Politicians may hope that their interventions create more winners than losers, but that is wishful thinking because their decisions are based on no more than guesswork.

Liberals might assume that the government has an advantage in tackling society's problems because it is such a powerful institution. But because it uses coercion to raise funds and impose its will, the government tends to make bad decisions, entrench them, and drag the whole economy down.
Yes, although it takes the right mix of wit and wisdom ... both unfortunately missing in the opposition ... to make a positive case for trying freedom.


Spanferkel and rotisserie chicken at Milwaukee's German Fest.

Yes, there was plenty of beer on tap and oom-pah music to dine by.



Lloyd Marcus has confidence that social justice warriors are capable of introspection.
Guys, what on earth did you expect? You created this monster. For decades you've strove to convince blacks that America hates them. You've taught white kids to hate the founders of their country and to feel guilty for their actions. You've really done a number on white males. Youths black and white think American white males are the spawn of Satan.
That's hyperbolic. But the self-cannibalization of the Perpetually Aggrieved and their ever-more-amusing Oppression Olympics is very real. As Mr Marcus notes, time to keep fighting.  But the radical middle (better known as what used to be Mainstream America) is in play, according to Matthew Continetti.
These voters don’t give a whit about corporate tax reform or TPP or the capital gains rate or the fate of Uber, they make a distinction between deserved benefits like Social Security and Medicare and undeserved ones like welfare and food stamps, their patriotism is real and nationalistic and skeptical of foreign entanglement, they wept on 9/11, they want America to be strong, dominant, confident, the America of their youth, their young adulthood, the America of 40 or 30 or even 20 years ago. They do not speak in the cadences or dialect of New York or Washington, their thoughts can be garbled, easily dismissed, or impugned, they are not members of a designated victim group and thus lack moral standing in the eyes of the media, but still they deserve as much attention and sympathy as any of our fellow citizens, still they vote.

What the radical middle has seen in recent years has not given them reason to be confident in our government, our political system, our legion of politicians clambering up the professional ladder office to office. Two inconclusive wars, a financial crisis, recession, and weak recovery, government failure from Katrina to the TSA to the launch of Obamacare to the federal background check system, an unelected and unaccountable managerial bureaucracy that targets grassroots organizations and makes law through diktat, race riots and Ebola and judicial overreach. And through it all, as constant as the northern star, a myopic drive on the part of leaders in both parties to enact a “comprehensive immigration reform” that would incentivize illegal immigration and increase legal immigration despite public opposition.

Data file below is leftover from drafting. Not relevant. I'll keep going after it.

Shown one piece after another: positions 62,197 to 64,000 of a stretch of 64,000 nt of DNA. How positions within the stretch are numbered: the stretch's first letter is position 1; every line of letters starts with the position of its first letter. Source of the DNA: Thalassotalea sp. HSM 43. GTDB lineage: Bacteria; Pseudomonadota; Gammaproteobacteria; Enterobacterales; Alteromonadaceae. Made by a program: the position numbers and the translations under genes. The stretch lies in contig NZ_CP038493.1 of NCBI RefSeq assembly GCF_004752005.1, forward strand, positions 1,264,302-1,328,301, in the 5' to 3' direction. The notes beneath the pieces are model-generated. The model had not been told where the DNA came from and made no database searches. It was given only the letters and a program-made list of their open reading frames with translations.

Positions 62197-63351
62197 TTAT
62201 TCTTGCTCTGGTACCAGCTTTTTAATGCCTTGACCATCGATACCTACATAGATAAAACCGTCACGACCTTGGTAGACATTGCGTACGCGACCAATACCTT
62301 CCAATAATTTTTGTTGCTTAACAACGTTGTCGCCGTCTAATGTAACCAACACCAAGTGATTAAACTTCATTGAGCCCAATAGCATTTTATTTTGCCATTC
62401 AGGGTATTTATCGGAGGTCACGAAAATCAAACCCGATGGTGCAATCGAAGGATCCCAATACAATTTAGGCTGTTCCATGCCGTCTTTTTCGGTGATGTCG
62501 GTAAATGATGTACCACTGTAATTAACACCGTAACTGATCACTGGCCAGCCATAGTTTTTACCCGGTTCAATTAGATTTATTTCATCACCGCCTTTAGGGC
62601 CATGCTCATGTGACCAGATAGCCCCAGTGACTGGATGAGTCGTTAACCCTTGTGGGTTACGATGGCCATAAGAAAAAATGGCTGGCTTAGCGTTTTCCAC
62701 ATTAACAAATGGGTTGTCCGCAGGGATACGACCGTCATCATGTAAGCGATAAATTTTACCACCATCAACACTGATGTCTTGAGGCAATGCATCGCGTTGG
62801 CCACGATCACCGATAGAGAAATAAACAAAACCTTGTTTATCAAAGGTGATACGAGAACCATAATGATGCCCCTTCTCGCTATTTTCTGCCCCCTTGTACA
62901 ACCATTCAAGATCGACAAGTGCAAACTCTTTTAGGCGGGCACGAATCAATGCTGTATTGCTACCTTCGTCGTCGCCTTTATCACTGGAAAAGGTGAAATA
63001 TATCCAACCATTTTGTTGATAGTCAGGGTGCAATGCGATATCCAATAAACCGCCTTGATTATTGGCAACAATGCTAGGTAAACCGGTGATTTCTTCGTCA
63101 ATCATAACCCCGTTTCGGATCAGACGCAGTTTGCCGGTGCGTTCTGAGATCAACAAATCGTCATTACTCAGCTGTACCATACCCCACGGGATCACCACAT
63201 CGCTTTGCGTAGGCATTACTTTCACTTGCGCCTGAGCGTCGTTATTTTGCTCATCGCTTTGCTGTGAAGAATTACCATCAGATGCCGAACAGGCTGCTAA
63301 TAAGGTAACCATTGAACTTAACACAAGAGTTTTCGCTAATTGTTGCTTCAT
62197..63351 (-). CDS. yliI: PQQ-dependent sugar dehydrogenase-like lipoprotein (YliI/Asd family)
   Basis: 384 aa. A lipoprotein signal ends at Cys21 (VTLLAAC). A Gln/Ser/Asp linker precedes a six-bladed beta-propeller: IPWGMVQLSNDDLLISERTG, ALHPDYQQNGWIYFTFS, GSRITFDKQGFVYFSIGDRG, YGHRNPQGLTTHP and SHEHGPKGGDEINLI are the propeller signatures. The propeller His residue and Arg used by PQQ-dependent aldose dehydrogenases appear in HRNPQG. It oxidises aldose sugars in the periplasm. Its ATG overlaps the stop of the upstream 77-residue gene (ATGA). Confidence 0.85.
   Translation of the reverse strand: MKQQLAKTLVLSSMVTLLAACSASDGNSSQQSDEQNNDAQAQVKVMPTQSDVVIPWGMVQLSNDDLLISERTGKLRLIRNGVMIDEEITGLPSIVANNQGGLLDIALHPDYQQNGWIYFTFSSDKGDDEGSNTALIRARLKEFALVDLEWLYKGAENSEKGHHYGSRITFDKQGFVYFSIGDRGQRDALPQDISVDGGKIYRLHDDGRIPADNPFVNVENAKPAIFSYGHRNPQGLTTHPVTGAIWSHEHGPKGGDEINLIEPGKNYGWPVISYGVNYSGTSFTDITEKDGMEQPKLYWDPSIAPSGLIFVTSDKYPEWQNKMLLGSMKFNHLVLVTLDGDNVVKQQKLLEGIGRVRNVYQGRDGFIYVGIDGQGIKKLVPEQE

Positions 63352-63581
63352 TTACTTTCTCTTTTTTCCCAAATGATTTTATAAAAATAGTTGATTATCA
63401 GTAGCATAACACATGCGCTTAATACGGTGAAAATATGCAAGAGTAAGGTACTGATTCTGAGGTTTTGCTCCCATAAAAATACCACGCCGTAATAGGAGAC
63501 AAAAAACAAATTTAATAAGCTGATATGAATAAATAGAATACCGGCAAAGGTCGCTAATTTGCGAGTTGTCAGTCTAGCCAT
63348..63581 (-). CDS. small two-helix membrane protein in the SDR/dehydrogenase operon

He's letting the Beltway pros in on the reasons for Donald Trump appealing to Republican voters, but he's also suggesting that Vermont's Senator Sanders might pick up crossover Republicans.
That Trump is not a conservative, nor by any means a mainstream Republican, is not a minus but a plus to the radical middle. These voters are culturally right but economically left; they depend on the New Deal and parts of the Great Society, are estranged from the fiscal and monetary agendas of The Economist and Wall Street Journal. What they lack in free market bona fides they make up for in their romantic fantasy of the patriotic tycoon or general, the fixer, the Can Do Man who will cut the baloney and Get Things Done. On social questions their views tend toward the moderate side—Perot was no social conservative, either. What unites them is opposition to elites in government, finance, culture, journalism; their search for a vehicle—whether it’s a political party or an outspoken publicity maven—that will displace the managers and technocrats and restore the America of old.
Pundits might dismiss Senator Sanders's invocation of the Eisenhower era at their peril, although a sixties leftist is an unlikely tribune of The America That Worked(TM).